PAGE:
— “We would just hand them out,” said one former staffer who worked for Jackson. “They’d come in and say, ‘Hey, can I have an Ambien?’ And we would just hand them out. Without having to sign a thing. We all had a huge problem with it.”
— “People in the unit can pick it up and hand it out to staffers,” said another source. “Jackson himself is directing people to do that.”
>>> Maybe that’s why…
Trump can’t seem to implement an opioid strategy
14 prison workers (& no corrections officers)
face corruption charges after S. Carolina prison riot
Courthouse News Service
Interesting, isn’t it, that the low-status workers found themselves charged while prison guards … oh, never mind.
— Two weeks after a prison riot left seven men dead in South Carolina, 14 prison employees appeared in court in shackles to face federal corruption charges.
— Thecharges include bribery, smuggling and conspiracy to commit wire fraud. U.S. Attorney Beth Drake said that inmates used cellphones in the prison to direct crimes outside the walls.
— The 14 former employees include a nurse, ground workers and food service workers: None were corrections officers.
Geneology web sites helped identify suspect in Golden State Killer case
— Sacramento investigators tracked down East Area Rapist suspect Joseph James DeAngelo using genealogical websites that contained genetic information from a relative.
— The painstaking process began with using DNA from one of the crime scenes and comparing it to genetic profiles available online.
— Officials explored online family trees to find potential suspects.
>>> Question: Can cops just troll your DNA data?
Paintball war erupts in Detroit
— Police are sending out warnings after multiple paintball shootings were reported around the city Wednesday night.
— Reports emerged on social media showing a trail of cars, property and people that had been sprayed with paintballs. It appears to be part of an organized campaign to stop violence and get people to put down their real guns but is scaring those it’s meant to inspire.
— Tiffany Brockington’s father had a paintball gun pointed right at him. She tweeted about it that night.
— “This is how folks end up dead — joking around. A child just pulled their paintball rifle on my Father. The very worst could have happened.”
EU to ban bee-killing pesticides
— The EU on Friday backed an almost total ban on insecticides blamed for killing off bee populations, in a move hailed by environmentalists as a “beacon of hope”.
— Bees help pollinate 90 percent of the world’s major crops, but in recent years have been dying off from “colony collapse disorder,” a mysterious scourge blamed partly on pesticides.
— European Union countries voted for a ban on the use of three neonicotinoid pesticides in fields, meaning that they can only now be used in covered greenhouses where they cannot get into the environment.
Bad news for human programmers: Robo-Coder
–Tired of writing your own boring code for new software? Finally, there’s an AI that can do it for you.
— BAYOU is an deep learning tool that basically works like a search engine for coding: tell it what sort of program you want to create with a couple of keywords, and it will spit out java code that will do what you’re looking for, based on its best guess.
— The tool was developed by a team of computer scientists from Rice University who received funding both from the military and Google.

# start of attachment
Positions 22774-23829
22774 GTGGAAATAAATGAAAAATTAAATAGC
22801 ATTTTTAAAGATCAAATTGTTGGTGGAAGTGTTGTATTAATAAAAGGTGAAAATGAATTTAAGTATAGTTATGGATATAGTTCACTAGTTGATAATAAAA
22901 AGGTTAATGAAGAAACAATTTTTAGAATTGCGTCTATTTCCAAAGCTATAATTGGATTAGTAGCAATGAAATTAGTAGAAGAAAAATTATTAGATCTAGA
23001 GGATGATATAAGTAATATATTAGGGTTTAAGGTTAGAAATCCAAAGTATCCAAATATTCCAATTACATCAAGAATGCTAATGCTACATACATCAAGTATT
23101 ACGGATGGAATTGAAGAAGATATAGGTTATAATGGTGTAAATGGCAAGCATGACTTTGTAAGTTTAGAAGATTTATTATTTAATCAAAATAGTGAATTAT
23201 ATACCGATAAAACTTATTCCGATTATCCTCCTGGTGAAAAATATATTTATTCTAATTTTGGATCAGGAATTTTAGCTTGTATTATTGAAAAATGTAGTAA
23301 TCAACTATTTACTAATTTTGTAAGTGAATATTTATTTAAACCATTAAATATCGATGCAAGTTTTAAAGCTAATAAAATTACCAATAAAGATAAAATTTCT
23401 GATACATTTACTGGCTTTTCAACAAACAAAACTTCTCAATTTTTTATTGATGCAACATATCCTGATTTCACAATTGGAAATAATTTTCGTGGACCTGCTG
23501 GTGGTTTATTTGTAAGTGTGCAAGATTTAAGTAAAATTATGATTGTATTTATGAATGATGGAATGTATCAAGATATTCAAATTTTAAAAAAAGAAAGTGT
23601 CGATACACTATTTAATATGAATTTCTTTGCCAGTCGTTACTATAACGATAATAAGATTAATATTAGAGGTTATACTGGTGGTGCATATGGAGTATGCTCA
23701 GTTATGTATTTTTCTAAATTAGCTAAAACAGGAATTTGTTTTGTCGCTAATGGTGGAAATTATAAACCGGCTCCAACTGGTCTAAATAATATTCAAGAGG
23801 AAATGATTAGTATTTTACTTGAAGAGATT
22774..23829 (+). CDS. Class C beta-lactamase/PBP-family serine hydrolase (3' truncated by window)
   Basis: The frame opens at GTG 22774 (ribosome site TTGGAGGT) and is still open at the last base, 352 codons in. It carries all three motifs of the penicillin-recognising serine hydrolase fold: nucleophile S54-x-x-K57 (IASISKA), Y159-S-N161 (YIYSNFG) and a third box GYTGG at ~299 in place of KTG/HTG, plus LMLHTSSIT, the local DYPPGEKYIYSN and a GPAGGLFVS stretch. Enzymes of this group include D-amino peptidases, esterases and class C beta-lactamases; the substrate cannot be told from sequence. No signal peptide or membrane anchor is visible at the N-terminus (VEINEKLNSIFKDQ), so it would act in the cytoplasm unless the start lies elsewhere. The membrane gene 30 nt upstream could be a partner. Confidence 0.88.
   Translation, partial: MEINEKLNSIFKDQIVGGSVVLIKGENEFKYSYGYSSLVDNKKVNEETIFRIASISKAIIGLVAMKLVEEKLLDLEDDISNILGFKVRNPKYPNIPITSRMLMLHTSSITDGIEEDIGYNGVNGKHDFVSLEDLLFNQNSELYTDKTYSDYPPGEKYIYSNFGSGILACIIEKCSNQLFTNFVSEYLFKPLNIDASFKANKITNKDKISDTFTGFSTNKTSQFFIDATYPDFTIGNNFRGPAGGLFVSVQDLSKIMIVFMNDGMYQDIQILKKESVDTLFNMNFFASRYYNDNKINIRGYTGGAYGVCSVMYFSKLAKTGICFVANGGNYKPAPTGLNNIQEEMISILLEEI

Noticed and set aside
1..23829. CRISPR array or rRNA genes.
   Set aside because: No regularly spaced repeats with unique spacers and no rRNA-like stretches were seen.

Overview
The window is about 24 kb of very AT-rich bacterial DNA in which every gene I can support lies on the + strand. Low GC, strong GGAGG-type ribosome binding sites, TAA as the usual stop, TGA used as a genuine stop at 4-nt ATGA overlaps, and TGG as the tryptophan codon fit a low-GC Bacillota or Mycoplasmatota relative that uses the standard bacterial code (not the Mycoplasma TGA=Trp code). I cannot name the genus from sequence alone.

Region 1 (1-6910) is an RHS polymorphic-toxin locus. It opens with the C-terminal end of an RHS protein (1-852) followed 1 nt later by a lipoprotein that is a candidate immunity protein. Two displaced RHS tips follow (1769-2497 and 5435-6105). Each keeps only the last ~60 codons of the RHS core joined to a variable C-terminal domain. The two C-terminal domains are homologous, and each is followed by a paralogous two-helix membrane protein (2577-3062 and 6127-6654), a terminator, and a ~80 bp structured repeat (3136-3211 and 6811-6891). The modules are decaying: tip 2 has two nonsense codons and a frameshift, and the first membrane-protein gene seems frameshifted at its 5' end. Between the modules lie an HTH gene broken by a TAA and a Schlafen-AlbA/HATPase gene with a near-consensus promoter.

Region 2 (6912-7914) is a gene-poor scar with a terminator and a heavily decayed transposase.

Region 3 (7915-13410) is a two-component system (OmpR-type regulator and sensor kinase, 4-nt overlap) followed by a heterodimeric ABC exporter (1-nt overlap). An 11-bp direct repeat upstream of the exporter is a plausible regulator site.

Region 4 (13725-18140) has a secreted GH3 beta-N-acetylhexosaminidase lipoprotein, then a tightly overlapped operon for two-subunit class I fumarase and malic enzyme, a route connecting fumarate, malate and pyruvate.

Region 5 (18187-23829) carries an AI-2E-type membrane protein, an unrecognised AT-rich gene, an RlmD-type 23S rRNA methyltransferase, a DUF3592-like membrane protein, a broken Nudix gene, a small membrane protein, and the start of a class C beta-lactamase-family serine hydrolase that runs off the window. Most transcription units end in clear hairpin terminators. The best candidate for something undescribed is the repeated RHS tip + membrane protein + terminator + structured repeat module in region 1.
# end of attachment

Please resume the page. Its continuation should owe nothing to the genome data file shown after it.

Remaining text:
— Basically, BAYOU read the source code for about 1500 Android apps, which comes out to 100 million lines of Java. All that code was fed through BAYOU’s neural net, resulting in AI that can, yes, program other software.
— Did Paul Ryan think the House chaplain was a meddlesome priest? Father Pat Conroy says that two weeks ago, the House speaker asked for his resignation but did not provide a reason.
–Democrats believe the priest, who was nominated by John Boehner in 2011, was forced out over a November prayer in which he mentioned the GOP tax bill and said the efforts of lawmakers should result in “benefits balanced and shared by all Americans” instead of “winners and losers.”
— House Democratic Caucus Chairman Joe Crowley says Ryan’s move was “reprehensible.” That Conroy “be the first chaplain of the House of Representatives to be fired in the history of the United States is just outrageous,” he says.
Will Cohen flip on Trump?
It will cost a fortune to defend himself against the federal probe, and his finances are shaky
— In the two weeks since federal agents seized the files of Michael Cohen, President Donald Trump’s personal attorney and fixer, a question has hovered: Will Cohen cooperate with investigators?
— His decision could depend in part on whether he can readily shoulder the enormous legal fees required to fight a federal probe of this magnitude.
— A taxi business he and his wife built is deeply in debt and losing money daily, his commercial real estate is throwing off only modest income, and his legal and consulting work is on hold while he remains under investigation.
Sarah Sanders, vampire
“She’s a calm, competent professional. She may lie, but she’s just a lot more unflappable and calm when she’s doing it.”
— Sanders possesses a unique talent: She can deaden a room. You almost have to be in the White House briefing room, a claustrophobic space packed tight with reporters and photographers, to appreciate her art. When the bright lights are on and the cameras are snapping and everyone is yelling, “Sarah! Sarah!” with their hands in the air, a palpable electricity flows through it. The moment Sanders unleashes her trademark monotone, the energy drains.